Zenith Virago: (28:46)

And they're glad that person's suffering. So if I come in and say, "Oh, so terrible." They're not going to tell me what they really feel. So if I come in neutral and they can read that energy, that I'm not all over them like, "Oh, poor you, poor you." Then you get further with people and people are more willing to sit and share with you how they really feel, which of course is what you want, because then you can work together to co-create the moment or the death or the ceremony, whatever. And as I say people I just... And I'm responding so I'm bringing presence, neutrality, kindness. I don't work with compassion because I don't really understand that is, but we all know what kindness feels like. Unless you're a Buddhist and you really get compassion. Great. But for me, I know when I'm kind to someone how that feels for me and what that looks like.


Zenith Virago: (29:56)

But I also know when someone's kind to me, even if it's something very simple, like picking up something that I've dropped or holding the door open, or going out of their way to show me somewhere when I'm lost. And it happens to me a lot now people carry my bags for me because I'm old and young men will often say, "Let me carry that for you." And also my dive tanks, that's the first time I experienced it as a diver, when this young guy said, "Let me take your tanks." I was like, "Why is he taking my tank?" [inaudible 00:30:30] it's because I'm old and he's being kind. And from there I respond to whoever or whatever is in front of me. And that way I'm not in what I was planning to say or what I thought the situation would be. I'm just right there like with you, we're just right here in this conversation. I don't worry about it before I walk in apart from getting here on time and that's it. And then it would just have its own energy. It will have its own life and death.


Mason: (31:06)

I think this next question is potentially one that's quite cliche when talking about death, but I feel an innocence about me wanting to go ask it anyway. Just the obvious one I feel. And I've talked about what happens with beliefs when one is approaching death. And is there a consistency of what comes up in their reflection on their life? Do you find again, it's across the board of people going to moments of gratitude to regrets? What are the common regrets? If so, is there any theme or?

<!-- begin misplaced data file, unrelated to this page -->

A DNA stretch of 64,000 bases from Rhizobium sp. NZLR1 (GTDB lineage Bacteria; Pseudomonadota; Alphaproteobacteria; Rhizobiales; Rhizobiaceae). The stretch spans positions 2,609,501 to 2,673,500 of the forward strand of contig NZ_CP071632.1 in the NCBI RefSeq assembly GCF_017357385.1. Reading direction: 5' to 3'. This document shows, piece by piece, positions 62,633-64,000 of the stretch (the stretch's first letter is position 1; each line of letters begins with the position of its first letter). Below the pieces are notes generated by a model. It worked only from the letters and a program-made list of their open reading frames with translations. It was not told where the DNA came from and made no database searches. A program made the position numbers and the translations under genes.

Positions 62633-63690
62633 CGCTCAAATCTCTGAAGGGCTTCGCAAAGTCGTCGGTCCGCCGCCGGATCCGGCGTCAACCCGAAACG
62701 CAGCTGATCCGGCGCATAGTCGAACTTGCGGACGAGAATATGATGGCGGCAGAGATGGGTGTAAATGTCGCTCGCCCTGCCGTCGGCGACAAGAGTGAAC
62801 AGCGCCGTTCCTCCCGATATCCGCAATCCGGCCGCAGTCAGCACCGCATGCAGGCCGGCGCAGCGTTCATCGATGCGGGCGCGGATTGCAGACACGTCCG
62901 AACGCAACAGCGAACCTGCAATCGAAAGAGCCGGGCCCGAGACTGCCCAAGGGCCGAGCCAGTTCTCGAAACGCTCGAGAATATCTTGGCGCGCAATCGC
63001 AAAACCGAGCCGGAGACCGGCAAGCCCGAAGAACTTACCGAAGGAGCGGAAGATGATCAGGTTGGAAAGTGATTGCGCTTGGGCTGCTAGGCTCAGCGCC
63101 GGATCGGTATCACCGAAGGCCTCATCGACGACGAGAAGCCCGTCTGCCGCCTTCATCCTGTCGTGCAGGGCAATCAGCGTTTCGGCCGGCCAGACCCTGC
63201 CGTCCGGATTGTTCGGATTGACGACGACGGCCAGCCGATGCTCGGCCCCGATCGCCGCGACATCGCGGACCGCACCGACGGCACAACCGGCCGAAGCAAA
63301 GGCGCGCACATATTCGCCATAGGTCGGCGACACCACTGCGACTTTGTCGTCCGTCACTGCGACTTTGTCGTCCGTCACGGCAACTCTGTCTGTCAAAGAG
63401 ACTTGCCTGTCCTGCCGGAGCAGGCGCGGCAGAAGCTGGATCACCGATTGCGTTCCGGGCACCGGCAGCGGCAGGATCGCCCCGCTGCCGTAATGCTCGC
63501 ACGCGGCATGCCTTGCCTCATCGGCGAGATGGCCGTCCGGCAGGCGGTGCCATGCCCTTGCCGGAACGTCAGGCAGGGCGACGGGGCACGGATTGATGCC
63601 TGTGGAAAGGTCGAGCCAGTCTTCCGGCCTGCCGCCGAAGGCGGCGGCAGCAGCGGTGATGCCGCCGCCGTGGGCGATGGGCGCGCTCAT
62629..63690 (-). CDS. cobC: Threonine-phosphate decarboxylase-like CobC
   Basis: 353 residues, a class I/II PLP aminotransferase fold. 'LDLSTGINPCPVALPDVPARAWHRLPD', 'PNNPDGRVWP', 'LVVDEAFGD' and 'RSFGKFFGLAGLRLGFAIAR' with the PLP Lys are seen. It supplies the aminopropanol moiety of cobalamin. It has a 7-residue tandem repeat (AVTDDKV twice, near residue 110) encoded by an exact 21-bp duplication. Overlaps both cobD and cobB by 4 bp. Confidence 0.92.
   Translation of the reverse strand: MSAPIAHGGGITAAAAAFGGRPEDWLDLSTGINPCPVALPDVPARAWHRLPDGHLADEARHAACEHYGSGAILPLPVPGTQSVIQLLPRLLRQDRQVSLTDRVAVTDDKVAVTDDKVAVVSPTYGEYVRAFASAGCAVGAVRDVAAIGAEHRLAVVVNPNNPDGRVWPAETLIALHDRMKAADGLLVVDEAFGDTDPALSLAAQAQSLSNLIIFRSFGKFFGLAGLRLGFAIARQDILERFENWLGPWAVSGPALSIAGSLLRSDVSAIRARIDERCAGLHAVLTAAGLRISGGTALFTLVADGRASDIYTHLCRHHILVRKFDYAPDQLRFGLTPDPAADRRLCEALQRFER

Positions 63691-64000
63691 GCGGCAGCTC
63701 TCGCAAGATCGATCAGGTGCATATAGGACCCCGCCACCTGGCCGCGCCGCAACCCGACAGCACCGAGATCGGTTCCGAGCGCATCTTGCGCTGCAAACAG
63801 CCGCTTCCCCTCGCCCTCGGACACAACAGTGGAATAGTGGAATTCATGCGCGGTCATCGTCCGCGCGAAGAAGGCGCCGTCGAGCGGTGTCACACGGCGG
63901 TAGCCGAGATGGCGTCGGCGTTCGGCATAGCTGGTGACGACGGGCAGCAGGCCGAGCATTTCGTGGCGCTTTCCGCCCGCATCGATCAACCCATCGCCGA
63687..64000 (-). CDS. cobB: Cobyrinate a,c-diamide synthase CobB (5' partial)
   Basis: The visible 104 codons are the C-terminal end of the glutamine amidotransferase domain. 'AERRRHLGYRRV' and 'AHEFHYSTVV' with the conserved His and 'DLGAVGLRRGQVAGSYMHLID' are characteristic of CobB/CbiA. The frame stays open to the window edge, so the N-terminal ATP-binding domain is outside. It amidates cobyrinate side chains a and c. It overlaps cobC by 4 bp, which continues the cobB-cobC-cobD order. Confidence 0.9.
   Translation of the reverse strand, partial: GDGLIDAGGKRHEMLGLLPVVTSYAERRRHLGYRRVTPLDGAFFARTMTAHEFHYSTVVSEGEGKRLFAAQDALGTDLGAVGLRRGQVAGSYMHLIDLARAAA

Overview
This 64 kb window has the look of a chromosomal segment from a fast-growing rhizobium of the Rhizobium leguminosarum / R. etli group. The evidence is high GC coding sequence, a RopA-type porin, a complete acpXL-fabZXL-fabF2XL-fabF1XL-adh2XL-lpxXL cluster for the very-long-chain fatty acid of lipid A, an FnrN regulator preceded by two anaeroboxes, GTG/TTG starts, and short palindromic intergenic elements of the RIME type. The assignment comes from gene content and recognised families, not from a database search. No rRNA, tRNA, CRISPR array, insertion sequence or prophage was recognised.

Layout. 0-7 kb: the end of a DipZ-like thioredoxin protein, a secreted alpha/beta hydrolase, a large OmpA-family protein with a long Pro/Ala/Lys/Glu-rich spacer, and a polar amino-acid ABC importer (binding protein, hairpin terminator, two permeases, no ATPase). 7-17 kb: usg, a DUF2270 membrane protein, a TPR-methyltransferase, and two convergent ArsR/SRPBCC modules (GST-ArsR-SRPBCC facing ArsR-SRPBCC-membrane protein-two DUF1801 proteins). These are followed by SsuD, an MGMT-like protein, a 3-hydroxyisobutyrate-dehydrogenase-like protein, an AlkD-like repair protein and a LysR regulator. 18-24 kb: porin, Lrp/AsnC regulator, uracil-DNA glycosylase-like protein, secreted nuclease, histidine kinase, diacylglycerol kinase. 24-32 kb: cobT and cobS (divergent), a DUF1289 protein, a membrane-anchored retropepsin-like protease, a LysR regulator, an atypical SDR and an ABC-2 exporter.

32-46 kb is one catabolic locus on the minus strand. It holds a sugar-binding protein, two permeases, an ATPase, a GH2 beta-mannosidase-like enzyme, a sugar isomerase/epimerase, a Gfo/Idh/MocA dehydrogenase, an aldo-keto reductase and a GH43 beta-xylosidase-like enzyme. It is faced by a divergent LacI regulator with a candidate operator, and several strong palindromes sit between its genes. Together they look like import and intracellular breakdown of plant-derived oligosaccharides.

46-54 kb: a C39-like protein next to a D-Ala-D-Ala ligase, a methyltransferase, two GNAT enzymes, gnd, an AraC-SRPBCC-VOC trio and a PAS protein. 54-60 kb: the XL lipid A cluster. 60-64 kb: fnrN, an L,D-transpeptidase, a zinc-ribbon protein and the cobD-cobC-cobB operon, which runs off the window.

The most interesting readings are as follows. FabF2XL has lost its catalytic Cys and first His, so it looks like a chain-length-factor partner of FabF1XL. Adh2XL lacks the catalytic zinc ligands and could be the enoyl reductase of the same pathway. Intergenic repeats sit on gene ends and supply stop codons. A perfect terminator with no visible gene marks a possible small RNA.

Zenith Virago: (31:45)

Not for me, but there are other people who have published books and research on that. So there's classic five regrets of the dying, all of which are completely remediable while you're alive. Like spending more time with friends doing what you love, things like that, not working so hard. And then there are other people who have a checklist approach to that experience, but that's not my experience. And of course, I'm working with people... I'm not like a social worker who goes from bed to bed where they're trapped and I'm accosting them. I only come when people invite me. So they either invite me to come to the hospital or they invite me to come to their home or they invite me into a conversation in the street or on a podcast or whatever. But I just generally find people will die how they've lived.


Zenith Virago: (32:47)

So if people are open and curious and expansive, they will generally continue that. And if they're private and fearful and non-communicative, then they'll generally continue that. But one of the incredible things to know is that there's a condition called terminal lucidity, which means for people who have had dementia, people who've been in a coma. People who have been sleeping a lot because their body is closing down and they're getting ready to die... Like a woman, I was sharing this, and she told me that it happened to her husband. She said he had throat cancer and his voice had almost disappeared.


Zenith Virago: (33:41)

And so what can happen is that in the last few hours that they can come back. So even if they've had dementia for years, or like this guy's voice that had been high and squeaky suddenly came back... He was a truck driver, a deep truck drivers resonance, or people who have been sleeping and don't have much energy. People can sit up, hold a whole conversation, like a perfectly normal person or perfectly sane person, if they've had dementia, engage with people and then lay back down and die. And a lot of people have that experience. It's a very well-documented phenomenon that happens.


Mason: (34:30)

Do you find that's present even when there's a large amount of drugs involved?


Zenith Virago: (34:34)

It can.


Mason: (34:35)

It can.


Zenith Virago: (34:37)

The same as when people... So you've got people like Anita Moorjani who came here for the Uplift Festival and she wrote a book Dying To Be Me, I think it was. And so she had a very seriously well-documented stage four cancer died, was given morphine. Had this whole experience out there either in the mystery, in the universe, in whatever realm you want to put a name to. Had a whole experience with her dead father came back into her body, is alive and the cancer cured itself. And that's a miracle, I would say. There just doesn't seem to be any other explanation to that. And one of the questions I asked her was that a lot of people here in this Shire in particular, but I think elsewhere are wanting to have what they term a conscious death, which means they want to be present. They don't want to take drugs because they want to be present and she said, "They gave me morphine and I still had that experience." Maybe the morphine assisted it. I don't know. But I think it's very difficult to have a conscious death when you're in incredible pain.